This is something I have written about when new things are developed and change how we see the world. Hope you like it.
Red Light, Green Light, Red Light, Green Light. It’s like a traffic light system except I prefer traffic lights than whatever you would call this. It’s like you can’t call your house your home anymore because you’re in a different one every day and it’s like torture. It might be convenient for some people like my granddad who always likes a change of scenery or even that woman that lives down the road – or should I say lived down the road seeing as she won’t be living there anymore. But this system just isn’t for me. I prefer the old ways where when you bought a house it was your house forever or at least until you sold it. Mum keeps telling me that I’m being old fashioned and need to keep with the times, and this is coming from a fan of the hippy era.
Brrrrrrrrrrrring! The school bell rings loudly signifying the end of the school day and brings me out of my thoughts. I sigh loudly getting a few strange looks from my classmates as I scrape my chair backwards and slowly start packing my school bag. Planner, Pencil case, Books. All in their right places. Perfect. Now to find the small piece of paper with the new house address on that mum gave me this morning over breakfast. I really will never get used to having to find a different house everyday. Really, it was so much easier when everybody had a key which just unlocked one house. Aha, I fish it out of the back pocket of my school trousers and start walking aimlessly away from school looking for a 12 Elm Tree Grove.
One long hour later, just as it looks like it is about to rain, I find it. It’s a nice house really, big, old fashioned and it’s even got a balcony. It’s the perfect house and I wish I could stay here permanently but no doubt I’ll be living somewhere else tomorrow.
Walking up the path to the front door the smell of freshly cut grass is so overwhelming that I fail to realise that the house’s lock light is green so I walk straight into the locked door practically breaking my poor nose.
Strange, Mum was supposed to have come straight here after breakfast this morning to make sure no one else took the house because with this stupid system you can have any house you want as long as it’s unoccupied at the moment you want it. That’s another ridiculous thing about the system because if you just nip out to the corner shop to get some milk for your breakfast someone has to stay in the house because if you leave it unoccupied – even just for five measly minutes – by time you get back someone else would have probably took your house. Maybe mum’s gone to the shops to get some milk or something for tea and will be back in five minutes. Or maybe she’s gone to pick Ebony up from school seeing as I’m a bit late home from school myself as it took so long to get here. If we’re going to be living this far away from school for any length of time I’ll have to figure out a bus route.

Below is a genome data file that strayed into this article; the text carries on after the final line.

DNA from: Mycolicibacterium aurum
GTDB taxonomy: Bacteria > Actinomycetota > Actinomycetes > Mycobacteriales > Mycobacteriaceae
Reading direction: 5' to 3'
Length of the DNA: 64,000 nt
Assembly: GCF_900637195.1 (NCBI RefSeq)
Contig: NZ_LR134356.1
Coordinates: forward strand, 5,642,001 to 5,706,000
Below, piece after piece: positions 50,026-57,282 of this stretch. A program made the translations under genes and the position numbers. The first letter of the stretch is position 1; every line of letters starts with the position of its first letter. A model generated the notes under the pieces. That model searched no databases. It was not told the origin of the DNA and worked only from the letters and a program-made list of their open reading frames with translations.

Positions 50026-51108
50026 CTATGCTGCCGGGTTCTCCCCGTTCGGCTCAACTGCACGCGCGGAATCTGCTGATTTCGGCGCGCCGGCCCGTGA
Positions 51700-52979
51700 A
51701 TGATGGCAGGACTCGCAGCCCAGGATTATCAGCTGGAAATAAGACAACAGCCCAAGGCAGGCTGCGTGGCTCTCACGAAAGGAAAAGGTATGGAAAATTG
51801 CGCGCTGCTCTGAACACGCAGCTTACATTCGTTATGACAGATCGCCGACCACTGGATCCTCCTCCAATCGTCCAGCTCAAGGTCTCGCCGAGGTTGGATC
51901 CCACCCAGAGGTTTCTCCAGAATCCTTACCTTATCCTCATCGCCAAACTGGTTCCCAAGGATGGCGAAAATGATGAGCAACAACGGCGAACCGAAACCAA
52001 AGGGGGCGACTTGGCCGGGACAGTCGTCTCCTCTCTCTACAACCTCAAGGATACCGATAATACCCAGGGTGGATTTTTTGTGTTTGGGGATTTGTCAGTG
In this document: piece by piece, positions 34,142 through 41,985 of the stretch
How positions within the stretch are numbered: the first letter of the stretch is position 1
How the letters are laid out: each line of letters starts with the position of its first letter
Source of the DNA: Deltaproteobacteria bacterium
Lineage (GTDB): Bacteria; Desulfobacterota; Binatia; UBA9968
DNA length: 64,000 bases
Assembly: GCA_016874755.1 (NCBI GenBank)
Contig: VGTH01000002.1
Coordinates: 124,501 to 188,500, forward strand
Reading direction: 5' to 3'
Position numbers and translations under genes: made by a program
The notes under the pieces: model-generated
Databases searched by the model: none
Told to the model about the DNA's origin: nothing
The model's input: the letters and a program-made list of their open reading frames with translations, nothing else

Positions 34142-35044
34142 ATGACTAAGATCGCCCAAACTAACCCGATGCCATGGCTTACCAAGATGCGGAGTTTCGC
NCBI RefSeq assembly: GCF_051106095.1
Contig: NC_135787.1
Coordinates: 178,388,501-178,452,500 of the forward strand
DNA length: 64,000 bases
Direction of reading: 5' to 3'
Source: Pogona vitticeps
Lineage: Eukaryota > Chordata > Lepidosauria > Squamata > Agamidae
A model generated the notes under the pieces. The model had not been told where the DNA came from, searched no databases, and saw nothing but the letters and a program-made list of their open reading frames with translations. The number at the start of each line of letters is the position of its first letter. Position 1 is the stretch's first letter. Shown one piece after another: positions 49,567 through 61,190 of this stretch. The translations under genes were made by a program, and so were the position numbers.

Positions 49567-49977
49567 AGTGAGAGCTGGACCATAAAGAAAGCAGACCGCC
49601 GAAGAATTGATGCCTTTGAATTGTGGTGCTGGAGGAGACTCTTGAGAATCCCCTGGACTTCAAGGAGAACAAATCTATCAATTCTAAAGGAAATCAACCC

Ebony is my little sister by the way and she’s only four years old so needs picking up from school, and it’s my job to pick her up everyday because mum needs to get to the house before anybody else does. Surely this isn’t any way to live. She can’t even take up a permanent job, in case somebody else takes the house that mum gave me the address for. With me being late home she might have thought I was staying over at school for an after school club or something so gone to pick her up herself. Well, whatever he reason is for not being here she’ll be back soon so I’ll just let myself in. After all I’ve got my own “Magic Key” as they are called same as everyone else in my family.
You see, everybody gets a key when they are born or whatever the age they were when the system started and it’s personalised to them. Three inches long and a lovely purple colour they are able to “remember” the inside of your house as you left it and make it appear in whatever unoccupied house you insert the key into. I don’t know how it works because it’s all very complex but it does. Everyone who lives in a house together like families each get their own keys which are all connected.
The connected keys all remember the exact same house exactly as the last person who has one of the connected keys left it. It’s the only part of the system I actually like because having the keys connected benefits me. For example, if in the morning mum leaves some warm, fresh cookies on a plate they are still warm and fresh when I get home from school hours later because when you leave the key remembers exactly how the house was left, cookies and all. It’s like time freezes when you leave and then continues when you return. It’s weird, but I like it. I wonder if mum left any cookies today for me. Well, there’s only one way to find out.